Safe on Foot: A Guide to Pedestrian Crosswalks in Tampa

  • May 7, 2024
  • Reading time: 5 mins read
  • By Arunima
crosswalk guide for tampa vacation

Is visiting Tampa, Florida on your bucket list? Or do you like roaming on your feet? Pedestrians are the most vulnerable users of the road. Every day, at least 430 people on foot will be treated in an emergency room for injuries.

Although there are facilities like pedestrian accident lawyer in Tampa, yet, being safe must still be your utmost priority. 

With that in mind, familiarizing with laws laid for pedestrians is worth considering. Florida law 316.130¹ lists the road rules for them. These rules apply to all people on foot.

To help you do so safely and lessen your research, we are here with a comprehensive guide that thoroughly discusses pedestrians, types of crosswalks, requirements under the law, general right-of-way rules, and tips for crosswalks. 

Pedestrian in Tampa, Florida

Recently, Florida pedestrian statute 316.130 sets out the laws and provisions for people on foot. According to the law, in addition to walkers and runners, a pedestrian is anyone in a wheelchair, using rollerblades or skates, or on a skateboard.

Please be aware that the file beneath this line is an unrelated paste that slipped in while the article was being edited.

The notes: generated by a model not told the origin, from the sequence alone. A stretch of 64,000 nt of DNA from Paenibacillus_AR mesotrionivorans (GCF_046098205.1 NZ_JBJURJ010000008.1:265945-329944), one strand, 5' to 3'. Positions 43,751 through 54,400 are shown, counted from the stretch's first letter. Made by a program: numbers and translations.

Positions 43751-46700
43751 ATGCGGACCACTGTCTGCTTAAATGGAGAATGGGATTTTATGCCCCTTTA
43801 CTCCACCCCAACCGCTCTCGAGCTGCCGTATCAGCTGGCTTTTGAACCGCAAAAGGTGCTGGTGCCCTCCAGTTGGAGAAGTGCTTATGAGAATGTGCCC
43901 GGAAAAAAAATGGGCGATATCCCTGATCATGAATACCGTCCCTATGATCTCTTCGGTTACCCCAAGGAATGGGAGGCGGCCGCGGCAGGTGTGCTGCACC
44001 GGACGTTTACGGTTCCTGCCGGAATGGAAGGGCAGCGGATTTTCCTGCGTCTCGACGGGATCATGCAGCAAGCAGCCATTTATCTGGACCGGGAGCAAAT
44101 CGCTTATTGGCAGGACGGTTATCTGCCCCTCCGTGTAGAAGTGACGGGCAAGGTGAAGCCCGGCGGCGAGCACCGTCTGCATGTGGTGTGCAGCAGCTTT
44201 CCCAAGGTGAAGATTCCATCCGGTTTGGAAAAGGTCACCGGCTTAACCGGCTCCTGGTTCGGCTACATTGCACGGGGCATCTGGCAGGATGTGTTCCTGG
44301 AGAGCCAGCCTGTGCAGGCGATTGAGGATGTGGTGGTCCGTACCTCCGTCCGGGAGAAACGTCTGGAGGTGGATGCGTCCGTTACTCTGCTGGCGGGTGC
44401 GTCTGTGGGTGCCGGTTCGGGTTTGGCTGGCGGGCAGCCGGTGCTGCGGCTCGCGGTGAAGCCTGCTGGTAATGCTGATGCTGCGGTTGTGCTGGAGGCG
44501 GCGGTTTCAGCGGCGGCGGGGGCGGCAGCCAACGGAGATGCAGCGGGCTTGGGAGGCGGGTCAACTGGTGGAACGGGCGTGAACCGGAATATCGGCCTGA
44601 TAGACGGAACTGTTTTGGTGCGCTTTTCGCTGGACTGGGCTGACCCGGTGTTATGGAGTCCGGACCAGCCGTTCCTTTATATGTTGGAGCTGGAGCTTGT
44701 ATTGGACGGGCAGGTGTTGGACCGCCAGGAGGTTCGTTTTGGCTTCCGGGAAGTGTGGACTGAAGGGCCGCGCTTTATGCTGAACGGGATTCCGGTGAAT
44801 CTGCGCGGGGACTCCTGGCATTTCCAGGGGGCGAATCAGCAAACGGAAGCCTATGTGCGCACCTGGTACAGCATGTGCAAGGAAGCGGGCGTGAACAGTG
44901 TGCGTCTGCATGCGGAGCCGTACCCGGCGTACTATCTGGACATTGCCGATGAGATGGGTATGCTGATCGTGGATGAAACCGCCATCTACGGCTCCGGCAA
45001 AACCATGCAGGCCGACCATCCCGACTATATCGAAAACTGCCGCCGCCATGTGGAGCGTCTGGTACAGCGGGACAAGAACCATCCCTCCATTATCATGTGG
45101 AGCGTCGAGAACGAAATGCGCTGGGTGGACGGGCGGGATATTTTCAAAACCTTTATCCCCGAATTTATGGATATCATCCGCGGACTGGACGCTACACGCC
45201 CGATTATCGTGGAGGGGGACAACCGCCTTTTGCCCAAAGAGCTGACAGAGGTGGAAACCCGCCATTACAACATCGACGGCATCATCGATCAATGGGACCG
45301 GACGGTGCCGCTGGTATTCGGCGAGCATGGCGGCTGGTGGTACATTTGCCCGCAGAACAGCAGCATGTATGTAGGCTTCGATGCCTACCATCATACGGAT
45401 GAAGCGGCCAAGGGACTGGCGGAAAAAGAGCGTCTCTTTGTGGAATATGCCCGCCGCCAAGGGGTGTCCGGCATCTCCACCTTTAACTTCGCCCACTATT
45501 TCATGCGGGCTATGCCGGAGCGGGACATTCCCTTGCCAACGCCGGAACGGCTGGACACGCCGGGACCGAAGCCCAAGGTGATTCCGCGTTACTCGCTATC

Remember, bicyclists are not considered pedestrians and Florida has different sets of laws for them.

Do You Know?:
According to the reports from 2018 through 2020, there were approximately 82,359 traffic crashes in Hillsborough County. And, these crashes resulted in 1,888 pedestrian accidents.

Types of Pedestrian Crosswalks in Tampa

Pedestrian facilities in Florida are of two types:

At Intersection

These are marked crosswalks on all side streets. Especially, tagged where a pedestrian facility meets the roadway. On the contrary, these marks signify motorists that they need to stop. 

Ever since there has been an increase in roadway volumes, speeds, and the number of travel lanes, these are best used in conjunction with other treatments like signals, signs,

beacons, curb extensions, raised medians, etc.

Midblock Crossblocks

Most commonly known as midblock cross blocks, these can be used to supplement the pedestrian crossing needs in an area between intersections. Since midblock cross blocks are located at an intersection, these would be a logical extension of the sidewalk. 

And, provide passersby with a more direct route to their destination. 

Pedestrian Requirements Under Florida Law 

Having said that, there are separate rules for pedestrian traffic regulations under Florida law 316.130. Accordingly, this law applies to all whether or not you have a driver’s license.

Under this rule, people on foot are guided to observe red lights and walk signals. In contrast, drivers must stop for pedestrians in a crosswalk. 

Here is the list of actions to be followed when roaming on the roads of Tampa, Florida:

You’ll Need to Follow Traffic Control Signals 

Wandering here and there without following traffic control signals is not ideal at all and against Florida law 316.130(1). If you have just visited Tampa and are roaming on your foot, then you must obey traffic control devices.